Adam says that now that he and Justine know about and are able to treat Mia’s sleep apnea, ‘my daughter’s never sick.’
Mia used to have immune problems, and would get ear and sinus infections frequently, but after her operations, and so long as she uses her CPAP machine, Mia is a healthy girl.
Usually, childhood sleep apnea is caused by the relatively large size of children’s tonsils compared to their throats.
It can often be treated by removing the tonsils.
If the child’s tonsils can’t be removed, or the procedure isn’t effective, CPAP therapy may also be used to treat sleep apnea.
Mia concentrates on the ball while playing tennis at summer camp this year. Sleep apnea can lead to hyperactivity and attention issues in children, but Mia, now nine, was diagnosed and treated before she started to show those signs
Children sometimes outgrow sleep apnea as well.
Obstructive apnea is far more common, and often just a result of the fact that a child’s tonsils are large relative to the size of the airway.
Symptoms of sleep apnea in children
Director of pediatric ear, nose and throat medicine at The Johns Hopkins Hospital Dr David Tunkel says to watch for the following signs of sleep apnea in children:
- Trouble paying attention
- Decline in school performance
- Snoring or unusual noises while sleeping
- Falling asleep in strange positions
- Ask about the quality and kind of sleep your kids are getting
Obesity, which is on the rise, is a common cause of obstructive sleep apnea in both children and adults, but obstructive sleep apnea can strike children of any weight.
Though sleep apnea can cause lifelong health and attention issues, it is extremely treatable.
‘A child diagnosed with sleep apnea is not destined to always have it,’ says Dr Tunkel, director of pediatric ear, nose and throat medicine at The Johns Hopkins Hospital.
Most people with sleep apnea don’t experience full apnic pauses, in which they actually stop breathing for a moment. These pauses indicate severe sleep apnea, says Dr Tunkel.
If this happens in an infant, he or she should be screened very thoroughly, because these pauses can indicate a wide range of more serious underlying pulmonary or neurological issues.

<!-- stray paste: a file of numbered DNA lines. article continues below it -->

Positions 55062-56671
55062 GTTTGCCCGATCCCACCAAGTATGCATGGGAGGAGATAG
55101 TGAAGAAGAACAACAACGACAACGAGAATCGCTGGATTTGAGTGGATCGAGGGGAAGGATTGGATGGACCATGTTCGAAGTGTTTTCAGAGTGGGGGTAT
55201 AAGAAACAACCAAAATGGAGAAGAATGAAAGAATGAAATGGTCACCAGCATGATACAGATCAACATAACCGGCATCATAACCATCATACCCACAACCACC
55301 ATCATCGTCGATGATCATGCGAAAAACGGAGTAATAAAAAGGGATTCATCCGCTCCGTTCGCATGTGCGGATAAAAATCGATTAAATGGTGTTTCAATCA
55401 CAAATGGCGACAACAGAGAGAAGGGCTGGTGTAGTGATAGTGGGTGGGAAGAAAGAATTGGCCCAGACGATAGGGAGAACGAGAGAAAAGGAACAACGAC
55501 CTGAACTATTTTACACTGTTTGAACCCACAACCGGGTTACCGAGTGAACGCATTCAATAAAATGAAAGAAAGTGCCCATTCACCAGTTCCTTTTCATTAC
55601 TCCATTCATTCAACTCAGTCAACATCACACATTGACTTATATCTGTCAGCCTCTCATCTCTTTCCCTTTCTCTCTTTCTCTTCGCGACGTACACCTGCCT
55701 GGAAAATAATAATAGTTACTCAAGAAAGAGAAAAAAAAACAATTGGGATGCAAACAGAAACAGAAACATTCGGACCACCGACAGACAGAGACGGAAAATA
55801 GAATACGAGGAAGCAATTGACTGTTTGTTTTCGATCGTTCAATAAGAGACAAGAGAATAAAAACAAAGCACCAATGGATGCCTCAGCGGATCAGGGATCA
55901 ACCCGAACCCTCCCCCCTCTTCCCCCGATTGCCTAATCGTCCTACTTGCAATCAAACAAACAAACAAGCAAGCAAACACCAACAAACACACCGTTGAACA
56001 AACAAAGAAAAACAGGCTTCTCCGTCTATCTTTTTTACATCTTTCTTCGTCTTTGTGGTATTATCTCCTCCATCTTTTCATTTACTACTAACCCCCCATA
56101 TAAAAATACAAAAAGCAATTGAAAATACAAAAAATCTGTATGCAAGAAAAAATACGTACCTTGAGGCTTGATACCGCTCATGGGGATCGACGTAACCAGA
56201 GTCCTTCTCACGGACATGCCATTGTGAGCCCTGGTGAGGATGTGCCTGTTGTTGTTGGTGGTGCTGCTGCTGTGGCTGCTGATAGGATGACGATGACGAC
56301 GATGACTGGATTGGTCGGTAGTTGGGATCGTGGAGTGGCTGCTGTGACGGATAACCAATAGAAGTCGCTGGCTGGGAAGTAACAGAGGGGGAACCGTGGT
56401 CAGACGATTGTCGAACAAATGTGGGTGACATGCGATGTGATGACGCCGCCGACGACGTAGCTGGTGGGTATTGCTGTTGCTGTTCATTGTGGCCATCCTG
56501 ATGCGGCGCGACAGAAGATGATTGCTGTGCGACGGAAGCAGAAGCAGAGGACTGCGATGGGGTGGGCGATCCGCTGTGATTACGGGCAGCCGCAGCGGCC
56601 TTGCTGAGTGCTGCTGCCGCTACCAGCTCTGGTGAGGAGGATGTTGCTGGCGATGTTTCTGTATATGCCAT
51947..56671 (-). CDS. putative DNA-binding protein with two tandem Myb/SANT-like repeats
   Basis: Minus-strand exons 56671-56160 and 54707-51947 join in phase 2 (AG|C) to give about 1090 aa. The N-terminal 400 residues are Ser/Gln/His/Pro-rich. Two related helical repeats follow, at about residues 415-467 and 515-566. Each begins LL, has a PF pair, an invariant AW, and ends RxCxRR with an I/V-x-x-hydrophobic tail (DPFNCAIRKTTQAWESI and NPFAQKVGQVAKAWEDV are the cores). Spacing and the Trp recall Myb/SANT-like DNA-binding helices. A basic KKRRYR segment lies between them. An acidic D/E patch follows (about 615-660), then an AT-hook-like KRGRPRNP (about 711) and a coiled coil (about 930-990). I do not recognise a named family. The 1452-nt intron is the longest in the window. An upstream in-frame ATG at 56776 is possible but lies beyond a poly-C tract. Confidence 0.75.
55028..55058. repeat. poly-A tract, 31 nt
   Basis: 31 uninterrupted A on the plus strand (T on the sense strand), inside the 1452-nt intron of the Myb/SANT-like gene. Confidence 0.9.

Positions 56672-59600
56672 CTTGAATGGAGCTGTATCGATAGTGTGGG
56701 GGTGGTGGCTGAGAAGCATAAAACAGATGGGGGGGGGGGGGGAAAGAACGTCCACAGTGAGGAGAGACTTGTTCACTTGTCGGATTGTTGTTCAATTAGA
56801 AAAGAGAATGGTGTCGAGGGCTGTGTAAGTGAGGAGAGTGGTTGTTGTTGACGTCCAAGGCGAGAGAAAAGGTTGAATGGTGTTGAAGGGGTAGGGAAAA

For children, severe apnea can affect cardiovascular health, on top of attention and cognitive performance, which are affected by mild and moderate apneas too.
About 11 percent of children between ages four and 17 have been diagnosed with ADHD, according to the Centers for Disease Control and Prevention.
The ASAA estimates that between one and four percent of children have sleep apnea.
Mia (left) and her father, Adam (right), share a sleep apnea diagnosis, and use continuous positive airway pressure (CPAP) machines to help them breath at night
‘There’s a lot of overlap between the two diagnoses,’ says Dr Tunkel. He adds that because good sleep affects our cognition, children’s ADHD gets worse with sleep problems like apnea.
Parents of children with sleep apnea might notice that their children are actually more hyperactive, are struggling to pay attention and their performance in school suffering.
‘Children usually don’t have the day time sleepiness,’ because their airways don’t become completely completely blocked, so their sleep isn’t fragmented, it’s just of a poorer quality.
‘We want to make sure their sleep is truly regenerative,’ Dr Tunkel says. ‘They need it for alertness.’
Adam feels even more strongly: ‘No one should be written a prescription for Ritalin…until the sleep component is tested,’ he says.